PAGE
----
The identity of Super Heavy Dog cannot be revealed due to his ties to competitive organizations, endorsements, affiliations and consulting status in the vitamin and supplements industry.
The never- ending –questions it seems. Is it legal or illegal? Is Ephedra
banned or not banned? It is never been very clear since the debate began in the late 90’s. Here is what I do know as of today:
- Ephedrine and Ephedra are still banned when you talk to the FDA on the phone. I know this because I called.
- A few companies stood up to the FDA and have sold it all along – Hi Tech Pharmaceuticals and Bio-Tek. Despite smear campaigns by other companies about fines and pending incarceration, the owners of the companies are sitting in their offices fulfilling order for Ephedra and Ephedrine HCL right this minute.
- I don’t know. There has been no formal announcement by the FDA thus far. The reason the “big companies” are not touching it is because of insurance.
- I found the following released information very interesting:
On February 6, 2004, the FDA announced that it was publishing a final rule declaring all dietary supplements containing Ephedrine
Alkaloids adulterated. The final rule was published on February 11, 2004, and became effective sixty days later, on April 12, 2004.
In the final rule, the FDA concluded that dietary supplements containing ephedrine
alkaloids are adulterated because they present an unreasonable risk of illness or injury under the conditions of use recommended or suggested in labeling or, if no conditions of use are suggested or recommended in labeling, under ordinary conditions of use. To reach this conclusion, the FDA considered numerous studies and data related to the safety of dietary supplements containing ephedrine
alkaloids. The data came from three principal sources: (i) the pharmacology of ephedrine alkaloids; (ii) scientific literature on the effects of ephedrine alkaloids; and (iii) adverse events that occurred in individuals who consumed dietary supplements containing ephedrine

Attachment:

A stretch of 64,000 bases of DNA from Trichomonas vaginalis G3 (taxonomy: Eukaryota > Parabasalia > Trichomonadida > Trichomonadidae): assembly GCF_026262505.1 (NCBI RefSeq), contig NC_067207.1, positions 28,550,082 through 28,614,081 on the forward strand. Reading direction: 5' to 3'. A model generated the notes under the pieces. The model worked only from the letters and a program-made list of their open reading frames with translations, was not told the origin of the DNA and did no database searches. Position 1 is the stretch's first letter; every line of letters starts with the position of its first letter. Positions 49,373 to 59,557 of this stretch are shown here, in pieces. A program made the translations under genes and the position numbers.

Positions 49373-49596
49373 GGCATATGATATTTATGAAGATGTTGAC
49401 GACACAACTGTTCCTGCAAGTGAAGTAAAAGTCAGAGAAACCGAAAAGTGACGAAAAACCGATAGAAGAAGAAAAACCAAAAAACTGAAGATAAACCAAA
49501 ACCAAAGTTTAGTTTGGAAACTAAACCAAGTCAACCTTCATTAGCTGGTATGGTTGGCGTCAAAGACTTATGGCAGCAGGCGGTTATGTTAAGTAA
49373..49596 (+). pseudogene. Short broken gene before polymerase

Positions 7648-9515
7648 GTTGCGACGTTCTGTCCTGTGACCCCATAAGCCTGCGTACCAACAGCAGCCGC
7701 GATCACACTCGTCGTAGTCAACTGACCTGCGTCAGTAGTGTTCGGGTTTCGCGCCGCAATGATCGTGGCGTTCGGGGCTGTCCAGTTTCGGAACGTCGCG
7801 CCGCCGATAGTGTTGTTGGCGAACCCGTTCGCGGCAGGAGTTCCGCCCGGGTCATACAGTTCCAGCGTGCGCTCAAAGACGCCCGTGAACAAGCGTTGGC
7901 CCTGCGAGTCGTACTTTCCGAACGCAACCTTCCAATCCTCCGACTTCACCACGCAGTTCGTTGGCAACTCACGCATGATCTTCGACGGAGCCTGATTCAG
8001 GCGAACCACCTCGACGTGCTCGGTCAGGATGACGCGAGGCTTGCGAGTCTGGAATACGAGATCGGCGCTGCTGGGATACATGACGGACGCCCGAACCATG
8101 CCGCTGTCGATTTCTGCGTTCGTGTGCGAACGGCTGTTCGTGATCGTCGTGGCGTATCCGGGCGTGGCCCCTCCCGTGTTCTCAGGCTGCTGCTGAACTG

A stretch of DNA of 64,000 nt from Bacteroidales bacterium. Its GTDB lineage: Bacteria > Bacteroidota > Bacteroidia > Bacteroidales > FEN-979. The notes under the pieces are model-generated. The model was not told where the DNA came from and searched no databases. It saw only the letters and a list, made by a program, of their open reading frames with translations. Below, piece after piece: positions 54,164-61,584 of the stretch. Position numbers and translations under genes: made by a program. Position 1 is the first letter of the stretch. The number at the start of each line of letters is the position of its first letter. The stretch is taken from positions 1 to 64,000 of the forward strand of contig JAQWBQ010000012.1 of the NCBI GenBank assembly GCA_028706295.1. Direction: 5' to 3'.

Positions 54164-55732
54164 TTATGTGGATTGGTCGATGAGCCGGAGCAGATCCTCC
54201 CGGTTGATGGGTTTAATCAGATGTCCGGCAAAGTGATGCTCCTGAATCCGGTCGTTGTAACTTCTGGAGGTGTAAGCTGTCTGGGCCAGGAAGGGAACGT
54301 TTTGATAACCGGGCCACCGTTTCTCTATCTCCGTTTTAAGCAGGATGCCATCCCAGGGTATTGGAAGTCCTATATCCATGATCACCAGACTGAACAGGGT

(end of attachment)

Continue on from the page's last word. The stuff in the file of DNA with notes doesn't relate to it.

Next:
Under the Food, Drug, and Cosmetics Act (FDCA), the Food and Drug Administration (FDA) is provided broad authority to regulate food, drug and dietary supplement products to ensure public health and safety. In 1994, congress amended the FDCA to include Dietary Supplement Health and Education Act. (DSHEA), which authorizes the FDA to prevent “adulterated” dietary supplements from entering the market. Pursuant to DSHEA, a dietary supplement is “adulterated” if it “presents a significant or unreasonable risk of illness or injury under conditions of use recommended or suggested in labeling, or if no conditions of use are suggested or recommended in the labeling, under ordinary conditions of use.” 21 U.S.C. / 342(f)(1)(A).
After examining the data, the FDA determined that dietary supplements containing ephedrine
alkaloids pose a risk of serious adverse events, including heart attack, stroke, and death. It further concluded that those risks were unreasonable in light of the modest, short-term benefits from using such products. The FDA also noted that it had not been presented with sufficient evidence to establish a safe dose of Ephedrine
or ephedrine alkaloids. Because no such dose could be identified, the FDA determined that even minimal amounts of ephedrine alkaloids present unreasonable risks and should not be allowed on the market.
The six principle Ephedrine
alkaloids that are pharmacologically active in botanicals include ephedrine, pseudoephedrine, norephedrine, methylephedrine, norseudoephedrine and methylpseudoephedrine. Each of these alkaloids is included in the ban.
The FDA made clear, however, that several products are not included in the ban. For instance, the prohibition does not apply to conventional food products that contain Ephedrine
alkaloids. The final rule also does not apply to over-the-counter drugs or prescription drugs containing ephedrine alkaloids.
Moreover, the final rule does not indicate that Ephedrine
alkaloid-free dietary supplements are included in the ban. Nor does the FDA indicate that there is any evidence that ephedrine alkaloid-free products present significant or unreasonable risks. Thus, ephedrine alkaloid-free dietary supplements do not appear to be affected by the final rule. Indeed, the FDA noted that most North American species of Ephedra do not contain ephedrine alkaloids and, therefore, excluded them from the ban.THE SUMMARY:
The question presented, was whether the Food and Drug Administration’s final rule prohibits the sale of Ephedra Diet Pills
that do not contain ephedrine alkaloids? To answer the question, simply, the final rule applies to all dietary supplements that contain ephedrine alkaloids. Ephedrine alkaloid-free dietary supplements do not appear to be included. Therefore, assuming it is possible to make a dietary supplement from ephedra, which contains no ephedrine alkaloids, it appears that such a product would not be subject to the Final rule.Written By
Brian Bemis, Contributing Author